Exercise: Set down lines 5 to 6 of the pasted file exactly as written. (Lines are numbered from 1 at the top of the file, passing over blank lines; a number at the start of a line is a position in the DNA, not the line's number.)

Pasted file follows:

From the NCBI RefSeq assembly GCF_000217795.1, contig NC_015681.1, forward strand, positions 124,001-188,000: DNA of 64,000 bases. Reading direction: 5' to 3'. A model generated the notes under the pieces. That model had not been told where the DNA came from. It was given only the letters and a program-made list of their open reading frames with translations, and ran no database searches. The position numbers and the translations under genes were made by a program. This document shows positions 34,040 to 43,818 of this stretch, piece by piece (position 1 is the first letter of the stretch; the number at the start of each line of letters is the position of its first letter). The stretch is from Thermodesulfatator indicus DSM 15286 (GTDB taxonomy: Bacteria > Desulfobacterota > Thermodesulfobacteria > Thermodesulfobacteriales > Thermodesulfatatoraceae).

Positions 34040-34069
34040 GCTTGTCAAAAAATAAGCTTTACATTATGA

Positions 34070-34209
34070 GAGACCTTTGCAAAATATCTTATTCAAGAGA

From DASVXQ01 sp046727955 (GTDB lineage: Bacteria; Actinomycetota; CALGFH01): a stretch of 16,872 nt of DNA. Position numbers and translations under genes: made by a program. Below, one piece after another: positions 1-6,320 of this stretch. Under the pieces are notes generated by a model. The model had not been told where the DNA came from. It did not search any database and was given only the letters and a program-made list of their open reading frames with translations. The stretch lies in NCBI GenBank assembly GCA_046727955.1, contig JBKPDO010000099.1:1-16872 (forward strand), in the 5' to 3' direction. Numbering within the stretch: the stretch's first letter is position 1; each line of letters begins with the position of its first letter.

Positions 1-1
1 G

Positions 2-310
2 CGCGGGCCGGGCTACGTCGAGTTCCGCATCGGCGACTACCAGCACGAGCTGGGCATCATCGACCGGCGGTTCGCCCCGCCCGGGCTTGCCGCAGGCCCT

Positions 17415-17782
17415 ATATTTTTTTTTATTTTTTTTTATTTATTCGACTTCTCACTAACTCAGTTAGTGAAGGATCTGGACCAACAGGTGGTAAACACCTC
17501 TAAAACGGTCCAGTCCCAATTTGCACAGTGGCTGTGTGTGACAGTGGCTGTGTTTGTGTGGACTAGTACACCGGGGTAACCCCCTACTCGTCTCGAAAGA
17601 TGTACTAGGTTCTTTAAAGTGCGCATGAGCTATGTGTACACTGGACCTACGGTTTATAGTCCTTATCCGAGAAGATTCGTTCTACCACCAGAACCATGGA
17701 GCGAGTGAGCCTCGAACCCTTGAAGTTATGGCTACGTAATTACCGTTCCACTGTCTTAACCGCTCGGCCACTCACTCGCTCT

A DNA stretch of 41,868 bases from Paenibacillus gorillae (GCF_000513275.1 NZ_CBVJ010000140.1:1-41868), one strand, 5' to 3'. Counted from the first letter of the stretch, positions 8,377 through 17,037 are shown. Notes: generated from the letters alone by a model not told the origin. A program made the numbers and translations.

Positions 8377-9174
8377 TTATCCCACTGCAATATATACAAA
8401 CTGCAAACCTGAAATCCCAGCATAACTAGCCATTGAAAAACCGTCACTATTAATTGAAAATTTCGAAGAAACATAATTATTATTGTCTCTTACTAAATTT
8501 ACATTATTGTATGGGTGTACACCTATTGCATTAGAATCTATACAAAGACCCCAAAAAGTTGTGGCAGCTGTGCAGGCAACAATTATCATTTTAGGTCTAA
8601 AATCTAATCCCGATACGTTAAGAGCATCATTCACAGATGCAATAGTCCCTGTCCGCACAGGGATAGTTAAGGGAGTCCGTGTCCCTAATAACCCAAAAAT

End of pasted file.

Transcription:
34070 GAGACCTTTGCAAAATATCTTATTCAAGAGA

From DASVXQ01 sp046727955 (GTDB lineage: Bacteria; Actinomycetota; CALGFH01): a stretch of 16,872 nt of DNA. Position numbers and translations under genes: made by a program. Below, one piece after another: positions 1-6,320 of this stretch. Under the pieces are notes generated by a model. The model had not been told where the DNA came from. It did not search any database and was given only the letters and a program-made list of their open reading frames with translations. The stretch lies in NCBI GenBank assembly GCA_046727955.1, contig JBKPDO010000099.1:1-16872 (forward strand), in the 5' to 3' direction. Numbering within the stretch: the stretch's first letter is position 1; each line of letters begins with the position of its first letter.